The Crystal Programming Language Forum

Defining types with tuples

I’m writing a wrapper for common generics, so that they can contain self-referential types without use of recursively-defined aliases. The code so far is below. I have two macros, recursive_generic1 to make things like Array(OneArgument) and recursive_generic2, to make things like Hash(Two, Arguments). I see that Iterable and Enumerable work with both Hash and Array, by using a tuple for the generic type argument. I don’t seem to be able to extract parts of a tuple to define types, though, code like this doesn’t work:

tuple = {Symbol, String}
h = Hash(tuple[0], MyWrappingType)

Is there a way I can pick a field out of a tuple and use it as a type in a declaration?

Here is my code so far:

# Implementation of a pseudo-generic that contains itself without use of
# recursively-defined aliases, which are problematical and/or broken
# in the compiler.
#
# Bruce Perens (@BrucePerens, bruce@perens.com)
# MIT license. Copyright (C) 2000 Algorithmic LLC. In addition, this may
# be a derivative work of the works cited below:
#
# Thanks for lessons from:
# * Ary Borenszweig (@asterite) explained the way to implement this
#   in https://github.com/crystal-lang/crystal/issues/5155
# * Sijawusz Pur Rahnama (@sija) and his `any_hash` shard.
# * Johannes Müller (@straight-shoota) and his `crinja` shard.
# * The Crystal stdlib implementation of the wrapped types, for the
#   the API, methods, some of the tests.
# 
# name: The name of the new hash object.
# keytype: The type of keys in the hash.
# valuetype: The type of values in the hash.
#
# mutate_key: The name of a function that mutates the keys in the hash,
#            and all values used to query keys in the hash.
#            It takes the given key as
#            its argument, and returns the mutated key. So, for example,
#            this function would make all of the keys strings:
#            ```crystal
#            def mutate(key)
#              key.to_s
#            end
#            ```
#
# mutate_value: The name of a function that mutates values as they are
#            inserted in the hash. It takes the given value as
#            its argument, and returns the mutated value. So, for example,
#            this function would make all of the values strings as they
#            are inserted in the hash:
#            ```crystal
#            def mutate(key)
#              key.to_s
#            end
#            ```
macro recursive_generic1(name, generic, valuetype, mutate_key = nop, mutate_value = nop)
  class {{name.id}}
    {% verbatim do %}
      RETURN_SELF = %w(clear)
    {% end %}
    alias WrappedValue = GenericWrapper::ValueWrapper({{valuetype.id}})
    include GenericWrapper(({{valuetype}}),
     ::{{generic}}(WrappedValue),
     WrappedValue)

    module GenericWrapper::Mutate
      private def mutate_key(v)
        {{mutate_key}}(v)
      end

      private def mutate_value(v)
        {{mutate_value}}(v)
      end
    end
  end
end

macro recursive_generic2(name, generic, keytype, valuetype, mutate_key = nop, mutate_value = nop)
  class {{name.id}}
    {% verbatim do %}
      RETURN_SELF = %w(clear)
    {% end %}
    alias WrappedValue = GenericWrapper::ValueWrapper({{valuetype.id}})
    include GenericWrapper({({{keytype}}), ({{valuetype}})},
     ::{{generic}}({{keytype.id}}, WrappedValue),
     WrappedValue)

    module GenericWrapper::Mutate
      private def mutate_key(v)
        {{mutate_key}}(v)
      end

      private def mutate_value(v)
        {{mutate_value}}(v)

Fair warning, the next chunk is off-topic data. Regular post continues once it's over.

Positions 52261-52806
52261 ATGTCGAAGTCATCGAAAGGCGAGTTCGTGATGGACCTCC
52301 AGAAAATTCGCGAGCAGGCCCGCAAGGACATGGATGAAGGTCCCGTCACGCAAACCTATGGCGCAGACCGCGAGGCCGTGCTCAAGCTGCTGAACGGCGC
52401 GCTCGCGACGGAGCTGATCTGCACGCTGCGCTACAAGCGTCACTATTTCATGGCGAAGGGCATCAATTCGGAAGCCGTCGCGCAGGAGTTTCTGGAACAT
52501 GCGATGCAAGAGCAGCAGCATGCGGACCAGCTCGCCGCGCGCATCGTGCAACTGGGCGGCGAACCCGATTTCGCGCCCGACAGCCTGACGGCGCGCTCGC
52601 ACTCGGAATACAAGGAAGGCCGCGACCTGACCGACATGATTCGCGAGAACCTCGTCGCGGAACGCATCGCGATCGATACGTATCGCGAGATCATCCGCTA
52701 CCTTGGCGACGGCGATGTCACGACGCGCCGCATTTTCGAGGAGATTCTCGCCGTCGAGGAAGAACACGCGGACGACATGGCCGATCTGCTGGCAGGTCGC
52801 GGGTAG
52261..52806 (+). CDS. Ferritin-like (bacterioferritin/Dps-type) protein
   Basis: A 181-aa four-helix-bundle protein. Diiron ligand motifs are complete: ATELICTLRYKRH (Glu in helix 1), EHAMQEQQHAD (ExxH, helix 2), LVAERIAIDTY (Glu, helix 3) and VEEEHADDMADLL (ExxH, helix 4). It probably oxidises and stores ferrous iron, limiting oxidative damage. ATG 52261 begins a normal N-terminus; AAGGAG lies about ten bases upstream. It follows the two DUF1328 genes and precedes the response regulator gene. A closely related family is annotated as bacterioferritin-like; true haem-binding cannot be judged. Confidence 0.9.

end
    end
  end
end

module GenericWrapper(T, WrappedGeneric, WrappedValue)
  include Enumerable(T)
  include Iterable(T)

  macro method_missing(call)
    {% if RETURN_SELF.includes?((call).name.stringify) %}
      @contained.{{call}}
      self
    {% else %}
      @contained.{{call}}
    {% end %}
  end

  @contained = WrappedGeneric.new

  # Override the version in Enumerable, the one in the underlying generic
  # is faster.
  delegate size, to: @contained

  def []=(key, value)
    @contained[mutate_key(key)] = WrappedValue.new(mutate_value(value))
  end

  def [](key)
    v = @contained[mutate_key(key)]
  end

  def []?(key)
    @contained[mutate_key(key)]?
  end

  def each
    WrappedValue::Iterator.new(@contained.each)
  end

  def each(&block)
    i = @contained.each
    while (v = i.next).is_a?(Tuple)
      yield *extract_value(*v)
    end
  end

  def to_h
    self
  end

  private module ExtractValue
    def extract_value(key, value)
      { key, value.value }
    end
  end
  include ExtractValue

  struct ValueWrapper(ValueType)

    @value : ValueType

    def initialize(@value)
    end

    def value
      @value
    end

    def value=(n)
      @value = mutate_value(n)
    end

    class Iterator
      include ::Iterator(ValueWrapper)
      include ExtractValue
      @i : ::Iterator(ValueWrapper)

      def initialize(@i)
        super
      end

      def next
        v = @i.next
        if v == Iterator::Stop::INSTANCE
          stop
        else
          extract_value(*v)
        end
      end

      def rewind
        @i.rewind
        self
      end
    end
  end

  module Mutate
    # This No-Operation method is the default for mutate_value and mutate_key
    # It just returns its argument.
    private def nop(value)
      value
    end
  end
  include Mutate
end

recursive_generic2(MyHash, Hash, Symbol, String|MyHash|Array(MyHash))
recursive_generic1(MyArray, Array, String|MyHash|Array(MyHash))

h = MyHash.new
h[:itself] = h
h[:array] = [h]
p h.inspect
p h.size

You can use typeof

Sorry for the brevity but I can’t type more right now

What is your intention with the first line? Do you want a runtime tuple, or do you want to talk about a tuple type with those types? If it’s the latter case, you need to write that as Tuple(…).

I think I have figured this out. I can do {{ include “#{pattern}”.id }} to include my custom generic with parameters.